This is one of the concerns the ACA was supposed to address, in that it would reduce or eliminate job lock. Repealing the law could, according to the article, affect employment and retirement decisions.
The second article, from Joe Paduda, also from yesterday, reported that improving healthcare will hurt the economy, and Joe lays out the arguments for doing something or doing nothing to improve health care and what effect they would have on economic growth.
For example, Joe states that healthcare employs 15.5 million full time workers, or 1 out of every 9 job. In two years, this will surpass retail employment. As Joe rightly points out, those jobs are funded by employers and taxpayers. He suggests that some experts argue that healthcare is “crowding out” economic expansion in other sectors, thereby hurting growth overall.
But Joe also points out that by controlling health care costs, employment will be cut, and stock prices for pharmaceutical companies, margins for medical device firms, and bonuses at health plans will also be affected.
So, if cost control and increasing efficiency works, these lost jobs, reduced profits, and lower margins, Joe says, will hurt the economy. The economy will suffer if the health care sector is more efficient, and since healthcare is also a huge employment generator and an inefficient industry, fixing that inefficiency will reduce employment and growth.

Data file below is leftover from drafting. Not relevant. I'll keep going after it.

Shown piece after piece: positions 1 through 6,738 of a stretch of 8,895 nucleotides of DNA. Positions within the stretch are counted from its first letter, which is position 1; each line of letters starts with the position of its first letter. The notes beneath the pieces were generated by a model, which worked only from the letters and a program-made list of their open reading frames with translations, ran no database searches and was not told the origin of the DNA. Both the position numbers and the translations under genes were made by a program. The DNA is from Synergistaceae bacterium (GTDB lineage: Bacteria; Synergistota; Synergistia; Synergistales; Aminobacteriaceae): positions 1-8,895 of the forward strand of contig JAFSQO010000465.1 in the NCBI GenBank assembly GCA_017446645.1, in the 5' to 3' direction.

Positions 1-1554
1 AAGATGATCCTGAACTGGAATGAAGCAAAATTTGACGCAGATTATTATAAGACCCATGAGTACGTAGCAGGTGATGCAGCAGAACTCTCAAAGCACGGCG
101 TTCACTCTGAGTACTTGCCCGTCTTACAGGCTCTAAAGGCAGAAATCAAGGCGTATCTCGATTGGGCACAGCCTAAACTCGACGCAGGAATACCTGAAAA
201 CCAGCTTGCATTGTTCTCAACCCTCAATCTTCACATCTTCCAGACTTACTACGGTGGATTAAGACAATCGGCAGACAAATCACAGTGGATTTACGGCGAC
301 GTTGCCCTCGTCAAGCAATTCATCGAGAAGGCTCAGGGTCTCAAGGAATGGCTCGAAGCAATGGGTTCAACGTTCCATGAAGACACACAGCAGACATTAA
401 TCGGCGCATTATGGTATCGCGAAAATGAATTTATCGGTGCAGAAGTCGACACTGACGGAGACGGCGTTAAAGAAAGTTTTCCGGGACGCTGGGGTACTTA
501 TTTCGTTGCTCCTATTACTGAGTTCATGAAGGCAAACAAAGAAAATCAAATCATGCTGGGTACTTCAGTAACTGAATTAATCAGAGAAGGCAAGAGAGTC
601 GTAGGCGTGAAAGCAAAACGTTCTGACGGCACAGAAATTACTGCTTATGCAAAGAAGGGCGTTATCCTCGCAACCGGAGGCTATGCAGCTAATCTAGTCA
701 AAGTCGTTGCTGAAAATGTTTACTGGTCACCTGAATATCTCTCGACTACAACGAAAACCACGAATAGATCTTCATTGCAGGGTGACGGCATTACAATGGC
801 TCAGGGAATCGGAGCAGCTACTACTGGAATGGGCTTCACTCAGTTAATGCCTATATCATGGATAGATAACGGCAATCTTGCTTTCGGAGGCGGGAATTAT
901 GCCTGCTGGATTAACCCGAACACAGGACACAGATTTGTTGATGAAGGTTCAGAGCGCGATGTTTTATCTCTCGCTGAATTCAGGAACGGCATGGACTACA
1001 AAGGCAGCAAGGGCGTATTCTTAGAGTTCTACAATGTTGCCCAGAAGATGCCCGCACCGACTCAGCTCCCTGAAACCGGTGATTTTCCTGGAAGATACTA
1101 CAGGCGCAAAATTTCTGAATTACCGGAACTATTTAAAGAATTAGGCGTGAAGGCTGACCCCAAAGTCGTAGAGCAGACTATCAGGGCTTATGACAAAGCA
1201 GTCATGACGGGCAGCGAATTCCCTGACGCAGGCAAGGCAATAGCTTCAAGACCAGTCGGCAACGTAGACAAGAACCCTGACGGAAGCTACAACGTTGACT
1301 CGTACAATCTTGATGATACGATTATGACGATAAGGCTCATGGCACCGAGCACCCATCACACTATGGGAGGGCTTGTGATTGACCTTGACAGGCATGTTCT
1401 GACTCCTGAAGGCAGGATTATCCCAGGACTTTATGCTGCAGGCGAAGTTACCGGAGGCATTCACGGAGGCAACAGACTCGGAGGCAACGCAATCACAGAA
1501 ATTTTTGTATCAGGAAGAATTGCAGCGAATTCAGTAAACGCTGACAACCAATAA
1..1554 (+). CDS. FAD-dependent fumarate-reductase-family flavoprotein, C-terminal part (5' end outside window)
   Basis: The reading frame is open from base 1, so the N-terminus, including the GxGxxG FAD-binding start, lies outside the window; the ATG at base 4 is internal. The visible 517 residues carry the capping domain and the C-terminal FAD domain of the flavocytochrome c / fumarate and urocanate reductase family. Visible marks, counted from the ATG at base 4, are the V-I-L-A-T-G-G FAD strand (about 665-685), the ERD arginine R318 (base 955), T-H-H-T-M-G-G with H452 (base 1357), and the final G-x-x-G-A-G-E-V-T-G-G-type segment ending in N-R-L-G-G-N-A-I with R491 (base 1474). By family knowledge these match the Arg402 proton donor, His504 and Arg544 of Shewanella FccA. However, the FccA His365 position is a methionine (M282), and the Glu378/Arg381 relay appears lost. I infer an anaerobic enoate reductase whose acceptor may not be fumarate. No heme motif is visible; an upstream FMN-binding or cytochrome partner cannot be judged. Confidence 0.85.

Thus, the title of this article, “Damned if you do, damned if you don’t.”
But wait, there’s more.
Yesterday, a certain quote has been making the rounds through the media. It was uttered by Number 45. “Nobody knew health care could be so complicated.”
Yes, it is complicated and complex, but does it have to be so? If we consider the second Churchill quote above, and realize that the UK, France, Germany, Canada, and many other Western countries have some form of single payer, then one must conclude that it is only the US that has complicated and made too complex, the providing of health care to all of its citizens.
There are many reasons for this, which is beyond the scope of this article or blog, but there is one overriding reason for this complexity…GREED. Not the greed of wanting more of one thing, but the greed of profit, as one executive from an insurance company stated recently.